As Asean chair, Thailand can help fix WTO, says Canadian trade negotiator
CANADIAN and Thai trade negotiators believe the Kingdom can play a leading role in reforming the World Trade Organisation (WTO) in order for the multilateral body to withstand protectionist forces and safeguard the principles of free trade.
However, one local economist disagrees, saying it is beyond the capacity of such a small country to save the WTO from a crisis in its multilateral trading system.
Stephen de Boer, Canada’s ambassador and permanent representative to the WTO, said in an exclusive interview with The Nation that Thailand is the 2019 chair of the 10-country Asean trade bloc and its ambassador has assumed the helm of the WTO General Council.
These positions give the Kingdom substantial leverage in WTO reforms, de Boer said.
Sunanta Kangvalkulkij, Thailand’s ambassador to the WTO, is chairing its General Council – its highest-level decision-making body – in Geneva,
“She can influence the way things roll out this year,” de Boer said.
Thailand is among the 90 countries actively supporting the multilateral trading system and is engaging in the reform negotiations, he said, but the process requires input from all 164 members.
Canada recently created “the Ottawa group” of WTO members in a bid to restore public and governmental trust and confidence in the organisation.
“The multilateral trading system is facing significant challenges,” de Boer said. “A lot of people say it’s because of the [Donald] Trump administration, but that’s probably unfair.” Isolationism under President Trump is just one of many challenges confronting the WTO, he said.
WTO members are also mired in the Doha development agenda, talks for which began in 2001. The agricultural sector, specifically, is posing obstacles, though agreement has been reached on export subsidies, environmental clauses and information technology, while negotiations on fishery subsides should be completed by December. Currently, talks are underway on e-commerce.
“We’ve recently faced a challenge regarding the system of resolving disputes, while the US has blocked the appointment of new members to the WTO appellate body,” de Boer said. “There should be seven members, but they are only three right now, dropping to one by December. You need at least three to form a quorum, so the panel will cease being functional.”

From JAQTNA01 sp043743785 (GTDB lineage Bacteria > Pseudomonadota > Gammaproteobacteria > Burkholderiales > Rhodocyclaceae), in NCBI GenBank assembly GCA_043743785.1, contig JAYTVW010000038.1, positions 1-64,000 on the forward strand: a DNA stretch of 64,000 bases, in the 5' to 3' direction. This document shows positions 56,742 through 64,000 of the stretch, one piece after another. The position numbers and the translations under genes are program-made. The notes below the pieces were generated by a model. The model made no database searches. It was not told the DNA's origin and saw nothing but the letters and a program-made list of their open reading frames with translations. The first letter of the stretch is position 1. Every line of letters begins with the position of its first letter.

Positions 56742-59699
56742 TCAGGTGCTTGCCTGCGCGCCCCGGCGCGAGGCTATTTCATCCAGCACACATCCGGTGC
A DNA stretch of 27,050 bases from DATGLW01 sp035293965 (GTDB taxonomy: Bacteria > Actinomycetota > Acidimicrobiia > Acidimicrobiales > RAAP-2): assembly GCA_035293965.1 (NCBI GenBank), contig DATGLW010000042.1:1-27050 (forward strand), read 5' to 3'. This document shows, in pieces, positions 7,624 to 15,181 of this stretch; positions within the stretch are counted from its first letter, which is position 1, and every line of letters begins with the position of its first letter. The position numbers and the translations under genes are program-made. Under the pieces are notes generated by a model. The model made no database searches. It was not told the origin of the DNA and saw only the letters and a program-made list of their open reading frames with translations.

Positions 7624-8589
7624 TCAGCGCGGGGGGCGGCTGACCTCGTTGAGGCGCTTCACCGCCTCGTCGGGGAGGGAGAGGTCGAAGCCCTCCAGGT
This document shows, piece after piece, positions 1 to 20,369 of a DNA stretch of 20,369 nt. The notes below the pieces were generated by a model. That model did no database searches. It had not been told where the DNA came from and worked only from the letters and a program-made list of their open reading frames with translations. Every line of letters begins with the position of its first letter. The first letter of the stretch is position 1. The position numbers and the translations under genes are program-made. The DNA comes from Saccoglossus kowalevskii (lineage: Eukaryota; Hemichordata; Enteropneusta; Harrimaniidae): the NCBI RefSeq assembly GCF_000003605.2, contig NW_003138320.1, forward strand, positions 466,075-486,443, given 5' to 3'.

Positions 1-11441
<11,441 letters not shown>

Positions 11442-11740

He said Canada shared the US view that changes were necessary to improve the WTO, which was founded in 1995. Members are examining what works well and what doesn’t.
However, he agrees with the US that the dispute-settlement mechanism is too legal – too much like a court of law. But, de Boer said, Canada objects to the US tactics of blocking appointments to the appellate body, as it undermines the world trade body.
Regulations governing the appellate are not always clearly worded and prone to contradictory interpretations, as is common in any legal system, he said.
"The fundamental question is: Do you believe in the system overall ?" He asked. "And if you believe in the system, you are willing to abide by a decision you don’t agree with [as well as] abide by a decision you do agree with," said de Boer.
The US under Trump’s leadership has been taking action unilaterally against China and other countries in trade disputes. This has undermined the multilateral system, which requires members to settle their disputes via the WTO dispute-settlement mechanism.
Trump raised tariff rates against Chinese goods, citing unfair trade practices against US companies as well as China’s continuing high-trade surplus with the US. He has also taken unilateral action against other countries by raising tariffs on imported washing machines, solar panels, steel and aluminium – which is negatively affecting Thailand, EU, Canada, Mexico and other countries. China has retaliated against the US by raising tariffs against US goods.
“We hope the US will return to the WTO,” de Boer added.
In separate interview, Auramon Supthaweethum, director-general at the Department of Trade Negotiations, confirmed to The Nation that Thailand, as Asean chair, will play a greater role in saving the WTO.
The Thai government and WTO held a seminar in Bangkok last week entitled “WTO-Asean Regional Policy Dialogue on WTO Reforms ”. Senior Asean officials will meet in Laos early next month to discuss coordinating collective actions to push for WTO reforms, she said.
“Thailand agrees that it is urgently needed to find solutions to the deadlock in the appellate body before December,” she added.
The economist Sakon Varanyuwatana, however, is sceptical about Thailand’s leadership role at the WTO. “We in Thailand – a small country – cannot do much given that the US, a powerful country, has ignored the multilateral trading system,” he said, adding that many countries have also created trade blocs as an alternative or supplement to the multilateral trading system.
“Thailand should instead focus on negotiating free-trade agreements under RCEP and CPTPP,” Sakon suggested.